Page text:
If one were trying purposely to minimize their chances of success in the music business, they could, say, try to convince the members of Iron Maiden to open for Ashley Simpson. On the other hand, they might hire Celine Dion to sing a few cuts on an Anthrax tribute album. Truly daring souls could always ring up the boys in Metallica and ask them to write a tune for Hilary Duff's next Lizzie McGuire movie. As unlikely, and some might say unholy, as the aforementioned alliances seem in theory, such cross-pollination of wildly varying musical genres does indeed take place from time to time.
None of this is news to Billy Smiley, whose latest musical outing features the unlikely pairing of Greg Hagan, former guitarist for Latin dance-popsters the Katinas, with bassist Dave Ellefson who spent nearly two decades playing for none other than thrash metal stalwarts Megadeth. And, just to make the liklihood of success that much more remote, the trio - together with keyboardist Ryan Dubes, drummer Jeff Ochletree and a rotating cast of guest vocalists - have chosen to craft their self-titled debut by tampering with the centuries-old words and melodies of the beloved church hymnal.
All of this said, those who have followed Smiley since the time of his affiliation with Christian rock veterans White Heart during the '80s and '90s will be delighted to know that, despite its disparate lineup and less than obvious choice of source material, the Symphony in Red project plays out magnificently in practice. In the hands of Smiley & Co., the Doxology is skillfully transformed into a swirling, ambient-tinged modern pop piece. "Holy Bible" is a similarly attention-holding synthesis of adult contemporary and modern pop textures forged by a set of artists completely at ease with the source material. And Aaron Shust's sturdy, straightforward singing style lends "Jesus I Come" an understated melodic elegance that becomes more apparent with each successive listen.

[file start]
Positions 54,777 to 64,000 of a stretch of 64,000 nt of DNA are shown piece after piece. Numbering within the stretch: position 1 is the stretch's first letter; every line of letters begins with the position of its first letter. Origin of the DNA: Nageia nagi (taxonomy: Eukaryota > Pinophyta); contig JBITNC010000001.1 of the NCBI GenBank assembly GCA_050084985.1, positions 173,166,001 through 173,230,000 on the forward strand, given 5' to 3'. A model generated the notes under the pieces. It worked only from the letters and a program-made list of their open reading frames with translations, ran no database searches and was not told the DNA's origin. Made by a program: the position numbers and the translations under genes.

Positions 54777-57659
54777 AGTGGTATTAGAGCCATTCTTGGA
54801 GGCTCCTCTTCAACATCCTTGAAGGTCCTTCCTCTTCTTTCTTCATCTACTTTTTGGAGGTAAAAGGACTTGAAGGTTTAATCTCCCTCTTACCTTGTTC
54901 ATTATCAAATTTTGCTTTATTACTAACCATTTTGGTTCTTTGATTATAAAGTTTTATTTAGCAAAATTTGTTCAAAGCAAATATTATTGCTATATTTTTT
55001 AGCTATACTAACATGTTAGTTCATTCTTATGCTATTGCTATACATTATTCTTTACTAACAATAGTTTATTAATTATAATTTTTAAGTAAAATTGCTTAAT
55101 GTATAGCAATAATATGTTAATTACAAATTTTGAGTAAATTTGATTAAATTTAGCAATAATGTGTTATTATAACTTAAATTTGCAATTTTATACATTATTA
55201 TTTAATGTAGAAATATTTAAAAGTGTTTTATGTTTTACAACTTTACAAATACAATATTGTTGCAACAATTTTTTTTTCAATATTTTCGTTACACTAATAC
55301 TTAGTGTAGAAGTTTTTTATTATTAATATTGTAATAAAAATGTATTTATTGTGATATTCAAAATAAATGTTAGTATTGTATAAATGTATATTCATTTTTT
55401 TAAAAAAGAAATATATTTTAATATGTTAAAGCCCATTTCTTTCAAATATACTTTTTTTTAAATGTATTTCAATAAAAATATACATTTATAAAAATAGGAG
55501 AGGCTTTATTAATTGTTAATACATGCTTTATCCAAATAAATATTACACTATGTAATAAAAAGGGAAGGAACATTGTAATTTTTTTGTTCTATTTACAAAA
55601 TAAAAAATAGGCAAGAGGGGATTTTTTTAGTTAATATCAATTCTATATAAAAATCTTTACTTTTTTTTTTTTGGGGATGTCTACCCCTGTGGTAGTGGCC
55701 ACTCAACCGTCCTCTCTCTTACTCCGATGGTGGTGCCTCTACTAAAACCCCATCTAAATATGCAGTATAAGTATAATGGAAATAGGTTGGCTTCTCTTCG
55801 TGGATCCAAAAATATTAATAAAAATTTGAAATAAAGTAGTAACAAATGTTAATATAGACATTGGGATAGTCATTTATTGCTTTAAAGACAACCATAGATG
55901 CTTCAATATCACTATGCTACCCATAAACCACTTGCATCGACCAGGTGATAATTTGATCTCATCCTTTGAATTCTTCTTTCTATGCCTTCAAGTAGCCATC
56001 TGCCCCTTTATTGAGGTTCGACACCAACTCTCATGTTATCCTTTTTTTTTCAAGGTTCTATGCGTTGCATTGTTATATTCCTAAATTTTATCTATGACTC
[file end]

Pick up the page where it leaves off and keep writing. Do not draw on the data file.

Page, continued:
Of course, any band with Smiley and Ellefson on board is bound to nudge at least marginally towards the rock end of the spectrum, and to that end, the SIR record certainly delivers the goods. "From All That Dwells" comes outfitted with a driving rhythm section, towering harmony work and a relentless lilt and vigor sure to give the Sonicfloods and Sanctus Reals of the world a run for their money. The swelling end section of the likewise bracing "You Alone" would surely have elicited a raised lighter or two in darkened concert halls during the '80s. And the shimmering "Yahweh," despite being a bit out of place, timewise, with the rest of the record, features a tenacity and yearning that equal or surpass those of the already imposing U2 original.
To be equitable, "God of Grace" and "Spirit of the Living God" are somewhat listless and generic, while the ostensibly gratuitous guitar solo on "May Jesus Christ Be Praised" undercuts an otherwise stately song. And the album suffers a bit, continuitywise, since some of the vocalists are noticeably stronger than others. That said, Smiley and his friends hit the mark more often than they miss. And, preferences for hard or soft music aside, the hymn-based lyrics of the Symphony effort represent a veritable storehouse of spiritual insight and truth for those willing to take them to heart. Just as Eddie Van Halen and Slash were elemental to the success of Michael Jackson's "Beat It" and "Black or White" singles and the *NSYNC/Aerosmith pairing for the 2001 Super Bowl brought applause rather than fire and brimstone raining from the sky, Smiley and his cohorts have proven that a little stylistic diversity among the ranks can sometimes be just what the doctor ordered.